"The path to victory isn't just through the coasts and the urban areas," Montana Gov. Steve BullockSteve BullockDark money group spent 0M on voter turnout in 2020 In Montana, a knock-down redistricting fight over a single line 65 former governors, mayors back bipartisan infrastructure deal MORE (D) said. "We need to be competitive both in big areas and in places just like here."
Cerro Gordo County is one of about 30 counties in Iowa that supported former President Obama twice — and then voted for President Trump in 2016. And, like two-thirds of American counties with fewer than 25,000 residents, it has lost population since 2010, according to Census Bureau estimates.
Where the Democratic presidential debates were defined by the sharp contrasts candidates drew with each other, Friday's event — the annual Wing Ding fundraiser — was about making the case for oneself and against Trump.
"This is not a referendum on one guy and one office. This is a referendum on us," said Sen. Cory BookerCory BookerDemocrats calls on Biden administration to ease entry to US for at-risk Afghans Bass raises nearly million since launching LA mayor campaign CNN legal analyst knocks GOP senator over remark on Biden nominee MORE (D-N.J.), who drew perhaps the event's loudest and most sustained standing ovation. "It is time for America to rise again."
"We will defeat the most dangerous president in the history of this country," Sanders said. "We will not defeat Trump unless we have an agenda that speaks to the pain and realities of working families."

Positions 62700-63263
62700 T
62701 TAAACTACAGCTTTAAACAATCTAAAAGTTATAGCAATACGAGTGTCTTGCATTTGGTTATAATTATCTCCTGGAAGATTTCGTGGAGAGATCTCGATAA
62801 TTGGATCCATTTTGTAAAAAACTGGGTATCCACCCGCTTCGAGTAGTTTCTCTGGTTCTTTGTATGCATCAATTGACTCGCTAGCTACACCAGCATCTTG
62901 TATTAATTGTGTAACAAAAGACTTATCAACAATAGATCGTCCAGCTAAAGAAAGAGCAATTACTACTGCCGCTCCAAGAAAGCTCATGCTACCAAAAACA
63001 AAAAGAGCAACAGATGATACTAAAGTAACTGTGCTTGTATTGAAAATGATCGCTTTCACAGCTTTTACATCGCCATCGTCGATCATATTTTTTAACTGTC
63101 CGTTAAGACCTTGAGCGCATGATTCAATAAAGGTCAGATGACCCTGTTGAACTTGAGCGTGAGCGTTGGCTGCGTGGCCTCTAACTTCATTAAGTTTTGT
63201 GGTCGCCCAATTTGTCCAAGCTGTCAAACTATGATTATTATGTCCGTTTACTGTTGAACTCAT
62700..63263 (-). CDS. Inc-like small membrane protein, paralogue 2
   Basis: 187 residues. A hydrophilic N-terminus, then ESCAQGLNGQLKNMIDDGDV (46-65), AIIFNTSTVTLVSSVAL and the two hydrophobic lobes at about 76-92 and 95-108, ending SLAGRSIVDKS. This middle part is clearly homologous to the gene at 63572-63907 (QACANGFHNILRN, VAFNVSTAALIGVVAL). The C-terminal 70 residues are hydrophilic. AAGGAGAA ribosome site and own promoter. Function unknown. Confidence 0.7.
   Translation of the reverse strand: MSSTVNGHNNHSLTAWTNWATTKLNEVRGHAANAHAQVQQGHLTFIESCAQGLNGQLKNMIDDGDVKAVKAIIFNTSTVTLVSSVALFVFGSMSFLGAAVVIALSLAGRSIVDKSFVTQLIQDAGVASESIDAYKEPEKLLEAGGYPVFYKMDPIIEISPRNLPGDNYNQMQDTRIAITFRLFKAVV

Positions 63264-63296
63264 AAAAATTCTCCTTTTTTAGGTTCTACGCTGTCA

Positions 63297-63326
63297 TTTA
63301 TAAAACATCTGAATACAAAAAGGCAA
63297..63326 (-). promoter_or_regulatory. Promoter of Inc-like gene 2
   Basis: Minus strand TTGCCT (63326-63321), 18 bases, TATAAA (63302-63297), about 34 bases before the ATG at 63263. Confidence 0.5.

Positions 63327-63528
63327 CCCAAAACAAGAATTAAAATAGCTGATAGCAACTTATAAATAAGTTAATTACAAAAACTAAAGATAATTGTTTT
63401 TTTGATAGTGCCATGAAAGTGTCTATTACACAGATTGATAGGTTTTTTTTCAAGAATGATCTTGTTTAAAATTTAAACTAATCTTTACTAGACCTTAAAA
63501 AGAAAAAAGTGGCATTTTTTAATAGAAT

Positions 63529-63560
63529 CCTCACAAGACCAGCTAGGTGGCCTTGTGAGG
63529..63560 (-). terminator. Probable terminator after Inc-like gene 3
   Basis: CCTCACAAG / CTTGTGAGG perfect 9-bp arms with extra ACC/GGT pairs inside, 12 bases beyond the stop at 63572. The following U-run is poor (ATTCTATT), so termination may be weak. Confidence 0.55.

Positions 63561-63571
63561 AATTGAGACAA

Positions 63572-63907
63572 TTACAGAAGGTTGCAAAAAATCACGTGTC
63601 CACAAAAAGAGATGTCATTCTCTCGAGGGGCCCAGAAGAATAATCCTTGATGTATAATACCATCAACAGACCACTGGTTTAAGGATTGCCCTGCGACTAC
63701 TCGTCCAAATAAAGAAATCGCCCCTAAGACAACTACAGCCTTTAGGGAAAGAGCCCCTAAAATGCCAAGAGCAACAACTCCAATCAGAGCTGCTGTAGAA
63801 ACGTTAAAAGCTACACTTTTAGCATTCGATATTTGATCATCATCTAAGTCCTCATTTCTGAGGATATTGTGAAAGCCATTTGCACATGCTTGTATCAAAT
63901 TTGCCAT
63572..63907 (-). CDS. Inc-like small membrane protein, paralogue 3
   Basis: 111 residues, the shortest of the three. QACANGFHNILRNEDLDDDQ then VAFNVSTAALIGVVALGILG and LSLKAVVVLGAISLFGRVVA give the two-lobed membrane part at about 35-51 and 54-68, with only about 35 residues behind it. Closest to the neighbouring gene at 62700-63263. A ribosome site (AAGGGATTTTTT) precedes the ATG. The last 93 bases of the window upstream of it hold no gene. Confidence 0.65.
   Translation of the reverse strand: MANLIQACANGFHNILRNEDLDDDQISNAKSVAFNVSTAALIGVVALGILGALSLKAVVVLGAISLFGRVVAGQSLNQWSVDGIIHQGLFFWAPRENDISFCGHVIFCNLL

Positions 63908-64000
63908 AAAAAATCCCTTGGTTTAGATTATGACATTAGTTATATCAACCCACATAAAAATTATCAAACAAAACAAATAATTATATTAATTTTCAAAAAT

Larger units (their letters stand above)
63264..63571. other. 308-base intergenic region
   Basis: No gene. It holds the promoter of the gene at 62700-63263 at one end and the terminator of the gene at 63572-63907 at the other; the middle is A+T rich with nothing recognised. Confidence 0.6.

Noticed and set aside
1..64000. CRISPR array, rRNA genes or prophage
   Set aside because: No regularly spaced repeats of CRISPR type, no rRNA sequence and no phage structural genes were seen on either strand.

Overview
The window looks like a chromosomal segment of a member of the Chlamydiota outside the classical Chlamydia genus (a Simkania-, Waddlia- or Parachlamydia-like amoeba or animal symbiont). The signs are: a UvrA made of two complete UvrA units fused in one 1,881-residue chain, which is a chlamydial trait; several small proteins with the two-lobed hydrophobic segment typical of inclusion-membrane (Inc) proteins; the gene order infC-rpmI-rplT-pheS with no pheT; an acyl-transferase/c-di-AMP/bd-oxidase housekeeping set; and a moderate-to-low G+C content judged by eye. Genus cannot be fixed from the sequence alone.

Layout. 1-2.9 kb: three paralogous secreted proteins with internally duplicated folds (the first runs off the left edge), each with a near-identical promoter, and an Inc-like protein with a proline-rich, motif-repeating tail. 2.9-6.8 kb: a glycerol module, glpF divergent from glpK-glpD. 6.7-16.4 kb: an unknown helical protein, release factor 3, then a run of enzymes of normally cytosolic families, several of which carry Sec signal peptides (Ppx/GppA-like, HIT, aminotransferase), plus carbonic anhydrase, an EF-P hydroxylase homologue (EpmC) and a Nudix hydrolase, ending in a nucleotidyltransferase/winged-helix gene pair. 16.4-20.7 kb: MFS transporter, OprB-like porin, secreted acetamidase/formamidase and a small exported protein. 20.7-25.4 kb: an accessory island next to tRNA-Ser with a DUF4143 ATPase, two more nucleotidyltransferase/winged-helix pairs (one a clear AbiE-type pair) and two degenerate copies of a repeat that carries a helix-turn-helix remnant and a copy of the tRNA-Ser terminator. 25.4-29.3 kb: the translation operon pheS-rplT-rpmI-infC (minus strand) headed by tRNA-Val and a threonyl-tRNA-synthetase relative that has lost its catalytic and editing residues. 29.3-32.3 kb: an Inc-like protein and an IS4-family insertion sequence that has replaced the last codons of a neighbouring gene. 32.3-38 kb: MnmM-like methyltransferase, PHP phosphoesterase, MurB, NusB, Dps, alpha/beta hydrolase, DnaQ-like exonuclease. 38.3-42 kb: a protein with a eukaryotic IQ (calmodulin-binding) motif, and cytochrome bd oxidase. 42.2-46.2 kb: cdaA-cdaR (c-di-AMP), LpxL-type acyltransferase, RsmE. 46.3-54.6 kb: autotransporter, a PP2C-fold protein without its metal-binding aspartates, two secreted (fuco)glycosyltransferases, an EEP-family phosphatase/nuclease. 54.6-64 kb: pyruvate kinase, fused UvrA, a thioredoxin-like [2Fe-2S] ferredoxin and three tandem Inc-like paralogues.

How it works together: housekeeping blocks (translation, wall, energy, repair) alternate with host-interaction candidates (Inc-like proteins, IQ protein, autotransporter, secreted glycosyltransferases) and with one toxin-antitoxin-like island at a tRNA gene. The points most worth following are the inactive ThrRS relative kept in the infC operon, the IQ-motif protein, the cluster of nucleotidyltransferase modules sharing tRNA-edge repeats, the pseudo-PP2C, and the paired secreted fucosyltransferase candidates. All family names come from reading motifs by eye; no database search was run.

Some candidates offered implicit, if muted, contrasts with their rivals. Buttigieg seemed to take a veiled shot at Biden, a man who has held elective office since before the South Bend mayor was born.
"If we want to win, we can't look like we're the party of back to normal," Buttigieg said. He did not name Biden, who has pledged to return to an earlier and more civil era of politics.
Hickenlooper, whose campaign has recently lost several senior staffers as he struggles to distinguish himself in a crowded and diverse field, said it is governors, not senators, who are able to beat a sitting president.
"No sitting senator has ever beaten an incumbent president," Hickenlooper said. "Governors are closer to the people. We balance the budget every year and we get things done."
After Booker, Buttigieg, Warren and Klobuchar earned the longest sustained standing ovations from a crowd that stayed attentive through a grueling two-and-a-half hour program. Hickenlooper, New York City Mayor Bill de BlasioBill de BlasioHochul raises .6 million since launching gubernatorial campaign De Blasio says he won't run for New York governor Watershed moment in NYC: New law allows noncitizens to vote MORE (D) and former Rep. Joe Sestak (D-Pa.) received the least enthusiastic — though respectful — applause.
Former Rep. Beto O'RourkeBeto O'RourkeO'Rourke says he raised record .2M since launching campaign for Texas governor Eleven interesting races to watch in 2022 Cruz bullish on his 2024 chances: 'The runner-up is almost always the next nominee' MORE (D-Texas) appeared by video, explaining his decision to stay home in El Paso after a devastating mass shooting killed nearly two dozen people last weekend.